Graham Eubank
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Ford Working to Bring Gesture, Expression Recognition to Future Vehicles

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Voice Recognition System Ford face

From childhood, many of us have dreamed of a future where we are able to interact with machines as though they are other people, whether it’s with a Rosie the Robot Maid or our very own Terminator that we are desperately trying to teach the value of life in order to prevent them from going on killing rampages at the slightest provocation.

That same dream also carried over to cars thanks to KITT, the star of Knight Rider who never once during the course of the show expressed that it had been programmed to kill target individuals in the hopes of stopping an uprising against machine overlords. At least I don’t think that was ever part of the show. Whatever the case, this idea of communicating with cars the way the Hoff interacted with KITT is closer to a reality now than it ever was in 1982.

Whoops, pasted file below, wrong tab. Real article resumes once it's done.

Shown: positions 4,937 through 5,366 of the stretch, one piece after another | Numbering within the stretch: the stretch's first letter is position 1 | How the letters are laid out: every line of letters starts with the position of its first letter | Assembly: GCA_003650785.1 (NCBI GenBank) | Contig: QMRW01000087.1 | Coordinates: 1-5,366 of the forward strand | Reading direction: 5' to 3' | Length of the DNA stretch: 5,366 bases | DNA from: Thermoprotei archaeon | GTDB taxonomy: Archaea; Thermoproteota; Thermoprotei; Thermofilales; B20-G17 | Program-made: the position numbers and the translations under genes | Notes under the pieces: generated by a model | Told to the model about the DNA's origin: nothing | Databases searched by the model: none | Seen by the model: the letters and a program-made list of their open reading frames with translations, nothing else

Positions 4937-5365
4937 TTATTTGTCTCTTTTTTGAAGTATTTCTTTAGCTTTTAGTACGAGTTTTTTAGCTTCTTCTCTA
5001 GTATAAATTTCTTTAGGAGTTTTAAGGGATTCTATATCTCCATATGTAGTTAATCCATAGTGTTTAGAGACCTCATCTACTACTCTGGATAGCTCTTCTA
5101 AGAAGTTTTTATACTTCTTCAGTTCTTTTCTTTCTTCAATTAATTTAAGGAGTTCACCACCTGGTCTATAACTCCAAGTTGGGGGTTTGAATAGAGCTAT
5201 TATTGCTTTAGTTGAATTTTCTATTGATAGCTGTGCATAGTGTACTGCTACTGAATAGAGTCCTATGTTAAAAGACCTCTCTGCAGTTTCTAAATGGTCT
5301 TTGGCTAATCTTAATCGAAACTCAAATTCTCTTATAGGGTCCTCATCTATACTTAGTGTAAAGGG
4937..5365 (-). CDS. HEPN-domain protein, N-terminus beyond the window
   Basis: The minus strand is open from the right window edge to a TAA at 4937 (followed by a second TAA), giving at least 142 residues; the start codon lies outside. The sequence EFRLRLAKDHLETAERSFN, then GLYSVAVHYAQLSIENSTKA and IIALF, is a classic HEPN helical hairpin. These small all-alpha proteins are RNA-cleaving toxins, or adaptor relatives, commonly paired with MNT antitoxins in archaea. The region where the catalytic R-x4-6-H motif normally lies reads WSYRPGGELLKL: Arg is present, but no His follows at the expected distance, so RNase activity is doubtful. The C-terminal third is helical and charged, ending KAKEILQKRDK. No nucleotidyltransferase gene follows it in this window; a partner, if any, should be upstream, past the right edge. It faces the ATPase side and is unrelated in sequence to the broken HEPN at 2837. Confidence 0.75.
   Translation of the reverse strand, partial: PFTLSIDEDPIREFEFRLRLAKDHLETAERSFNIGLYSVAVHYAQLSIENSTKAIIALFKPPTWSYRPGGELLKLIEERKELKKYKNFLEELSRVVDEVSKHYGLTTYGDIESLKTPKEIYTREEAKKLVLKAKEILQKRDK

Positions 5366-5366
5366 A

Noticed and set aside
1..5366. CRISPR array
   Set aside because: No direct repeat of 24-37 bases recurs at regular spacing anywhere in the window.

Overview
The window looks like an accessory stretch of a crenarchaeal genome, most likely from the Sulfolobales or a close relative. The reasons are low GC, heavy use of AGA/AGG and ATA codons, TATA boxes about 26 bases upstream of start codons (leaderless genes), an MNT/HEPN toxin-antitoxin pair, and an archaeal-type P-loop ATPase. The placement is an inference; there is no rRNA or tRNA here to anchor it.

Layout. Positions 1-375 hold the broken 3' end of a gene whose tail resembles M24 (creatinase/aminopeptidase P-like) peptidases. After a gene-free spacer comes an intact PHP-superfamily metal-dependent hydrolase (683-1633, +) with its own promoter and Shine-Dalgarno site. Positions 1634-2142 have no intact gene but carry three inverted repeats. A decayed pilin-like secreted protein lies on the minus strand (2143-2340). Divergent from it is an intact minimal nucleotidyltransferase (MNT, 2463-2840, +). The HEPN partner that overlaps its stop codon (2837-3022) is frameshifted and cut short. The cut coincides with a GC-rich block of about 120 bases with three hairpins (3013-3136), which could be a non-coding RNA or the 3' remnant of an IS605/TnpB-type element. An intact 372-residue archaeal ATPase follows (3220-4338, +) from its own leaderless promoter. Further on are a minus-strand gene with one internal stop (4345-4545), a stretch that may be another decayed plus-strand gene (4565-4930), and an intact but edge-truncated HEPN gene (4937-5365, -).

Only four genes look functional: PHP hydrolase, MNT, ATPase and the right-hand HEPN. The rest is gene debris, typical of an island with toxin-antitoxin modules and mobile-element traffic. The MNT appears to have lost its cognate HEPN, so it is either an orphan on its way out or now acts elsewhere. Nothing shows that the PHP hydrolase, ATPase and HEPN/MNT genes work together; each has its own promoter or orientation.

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According to Ford, it is working toward bringing a more personal touch to its future vehicles with advanced AI that will learn more about you through microphones and camera, ideally learning the kind of music you like and being able to pick up on facial cues to decide if a well-timed pun might brighten up an otherwise stressful drive.

“We’re well on the road to developing the empathetic car which might tell you a joke to cheer you up, offer advice when you need it, remind you of birthdays, and keep you alert on a long drive,” said Fatima Vital, senior director, Marketing Automotive, Nuance Communications. Nuance teamed with Ford in the development of voice recognition for its SYNC connectivity system.

To give you an idea of what it has in mind, Ford cites the movie Her, starring Scarlett Johansson and Joaquin Phoenix. Maybe that would have been a better thing to lead with instead of the whole Terminator thing.

Within two years, Nuance believes that voice control systems will be able to offer drivers personalized suggestions on the road based on calendar dates and shopping habits among other things, and that eventual eye- and gesture-based controls will allow drivers to respond without having to say a word. That’s what they call an unspoken bond. Like that which forms between a boy and his Terminator.

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